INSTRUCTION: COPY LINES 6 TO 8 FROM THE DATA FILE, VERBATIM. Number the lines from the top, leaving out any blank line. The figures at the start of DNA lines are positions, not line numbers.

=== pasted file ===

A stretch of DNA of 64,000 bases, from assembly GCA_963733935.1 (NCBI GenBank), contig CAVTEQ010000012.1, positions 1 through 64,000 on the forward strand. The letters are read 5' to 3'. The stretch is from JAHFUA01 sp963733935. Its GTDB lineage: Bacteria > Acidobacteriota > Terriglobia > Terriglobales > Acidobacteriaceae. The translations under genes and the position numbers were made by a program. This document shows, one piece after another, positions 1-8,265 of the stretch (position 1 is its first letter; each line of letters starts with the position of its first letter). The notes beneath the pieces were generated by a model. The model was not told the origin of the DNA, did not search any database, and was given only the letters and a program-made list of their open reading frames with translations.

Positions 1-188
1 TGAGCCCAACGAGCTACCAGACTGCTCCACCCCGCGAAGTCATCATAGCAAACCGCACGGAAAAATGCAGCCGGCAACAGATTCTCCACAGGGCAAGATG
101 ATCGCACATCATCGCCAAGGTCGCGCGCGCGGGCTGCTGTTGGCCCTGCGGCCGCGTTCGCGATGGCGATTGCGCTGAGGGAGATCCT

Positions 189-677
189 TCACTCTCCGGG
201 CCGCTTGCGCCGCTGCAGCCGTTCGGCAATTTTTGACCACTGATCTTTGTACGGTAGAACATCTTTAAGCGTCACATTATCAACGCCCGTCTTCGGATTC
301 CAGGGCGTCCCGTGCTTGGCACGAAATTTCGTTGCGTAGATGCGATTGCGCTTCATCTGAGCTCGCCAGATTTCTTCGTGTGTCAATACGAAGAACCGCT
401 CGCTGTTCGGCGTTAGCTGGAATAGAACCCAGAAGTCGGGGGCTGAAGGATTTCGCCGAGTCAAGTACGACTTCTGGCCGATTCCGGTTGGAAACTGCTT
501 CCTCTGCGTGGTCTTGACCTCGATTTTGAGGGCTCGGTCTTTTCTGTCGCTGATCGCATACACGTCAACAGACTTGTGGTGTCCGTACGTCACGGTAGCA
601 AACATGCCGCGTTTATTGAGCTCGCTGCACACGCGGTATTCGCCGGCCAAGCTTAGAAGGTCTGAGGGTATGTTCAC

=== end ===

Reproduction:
189 TCACTCTCCGGG
201 CCGCTTGCGCCGCTGCAGCCGTTCGGCAATTTTTGACCACTGATCTTTGTACGGTAGAACATCTTTAAGCGTCACATTATCAACGCCCGTCTTCGGATTC
301 CAGGGCGTCCCGTGCTTGGCACGAAATTTCGTTGCGTAGATGCGATTGCGCTTCATCTGAGCTCGCCAGATTTCTTCGTGTGTCAATACGAAGAACCGCT